FROM Jack Balkin
The Administration's Broad New Wiretapping Powers After months of quiet negotiations, Democrats and the Bush White house reportedly were close to a deal on the controversy between electronic surveillance of terrorists and the privacy rights of innocent Americans. Then—just as Congress was about to adjourn—the White House made new demands. Despite Democratic majorities, both houses passed legislation Speaker Nancy Pelosi calls “unacceptable.”
Bush Administration's Broad New Wiretapping Powers President Bush may be a struggling lame duck, but Democrats can still be out-maneuvered if they think they'll be called soft on terrorism. As Congress was leaving town, both houses gave Mr. Bush the wire-tapping authority he wanted, despite opposition from the Democratic leadership. The Bush White House denies it's a "broad expansion" of the President's powers, while House Speaker Pelosi calls it " unacceptable ." Civil libertarians and other Senate Democrats, including Barack Obama, say the new majority buckled under intimidation and pressure, that they "might be branded as soft on terrorism." We look at the new law and the politics that got it passed.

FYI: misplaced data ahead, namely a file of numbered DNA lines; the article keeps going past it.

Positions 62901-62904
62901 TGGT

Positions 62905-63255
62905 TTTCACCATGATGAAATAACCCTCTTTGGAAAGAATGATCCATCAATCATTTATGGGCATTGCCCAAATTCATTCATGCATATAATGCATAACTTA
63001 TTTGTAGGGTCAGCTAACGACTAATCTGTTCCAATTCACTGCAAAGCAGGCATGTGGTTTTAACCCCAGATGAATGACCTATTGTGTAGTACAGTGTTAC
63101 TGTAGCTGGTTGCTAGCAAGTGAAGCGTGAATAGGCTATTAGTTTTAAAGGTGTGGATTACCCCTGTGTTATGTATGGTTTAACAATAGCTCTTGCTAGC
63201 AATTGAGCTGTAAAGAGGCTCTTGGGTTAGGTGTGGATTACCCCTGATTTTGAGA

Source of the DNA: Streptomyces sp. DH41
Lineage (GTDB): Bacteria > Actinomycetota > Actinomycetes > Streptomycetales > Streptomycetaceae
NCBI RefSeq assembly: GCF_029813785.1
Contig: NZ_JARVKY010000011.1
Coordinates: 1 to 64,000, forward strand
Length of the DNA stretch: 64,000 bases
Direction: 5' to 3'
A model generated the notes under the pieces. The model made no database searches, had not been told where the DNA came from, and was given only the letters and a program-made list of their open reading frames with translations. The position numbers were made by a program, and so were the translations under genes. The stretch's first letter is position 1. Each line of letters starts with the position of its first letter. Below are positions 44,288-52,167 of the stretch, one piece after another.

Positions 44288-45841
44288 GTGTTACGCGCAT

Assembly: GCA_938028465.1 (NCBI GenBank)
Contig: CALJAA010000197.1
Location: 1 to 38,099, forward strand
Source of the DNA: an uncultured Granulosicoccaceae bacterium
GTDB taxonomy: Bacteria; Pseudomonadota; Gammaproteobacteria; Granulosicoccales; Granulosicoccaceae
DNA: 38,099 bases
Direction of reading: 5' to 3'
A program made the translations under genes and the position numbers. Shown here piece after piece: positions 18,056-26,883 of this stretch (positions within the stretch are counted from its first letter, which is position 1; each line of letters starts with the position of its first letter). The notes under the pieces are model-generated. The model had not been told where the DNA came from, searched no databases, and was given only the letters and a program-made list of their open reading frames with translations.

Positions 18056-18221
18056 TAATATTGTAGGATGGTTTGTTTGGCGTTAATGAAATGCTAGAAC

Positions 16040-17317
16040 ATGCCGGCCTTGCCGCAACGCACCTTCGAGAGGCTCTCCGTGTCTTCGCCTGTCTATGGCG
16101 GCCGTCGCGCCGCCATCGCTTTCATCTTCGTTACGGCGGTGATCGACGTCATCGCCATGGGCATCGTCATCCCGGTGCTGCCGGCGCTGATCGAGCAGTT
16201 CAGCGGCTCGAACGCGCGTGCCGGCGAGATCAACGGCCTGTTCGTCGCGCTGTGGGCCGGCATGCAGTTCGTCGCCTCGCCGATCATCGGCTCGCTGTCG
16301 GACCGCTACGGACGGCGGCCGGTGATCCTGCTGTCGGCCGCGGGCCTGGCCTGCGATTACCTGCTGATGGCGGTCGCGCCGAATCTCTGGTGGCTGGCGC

What is Trump's plan for Middle East peace? On his first foreign tour, President Trump has promised "peace" between Israel and the Palestinians. Are there any details for re-starting talks that have been stalled for the past three years?
Trump plays scolder-in-chief with NATO allies At the opening of NATO’s dramatic new headquarters in Brussels today, President Trump acknowledged that Article 5 — promising that “an attack on one nation is an attack on all” -- has only been invoked one time: in the aftermath of September 11. But the President failed to provide what 27 other Alliance members have been waiting for: a re-commitment by America’s new leader to Article 5. Instead, they got a scolding.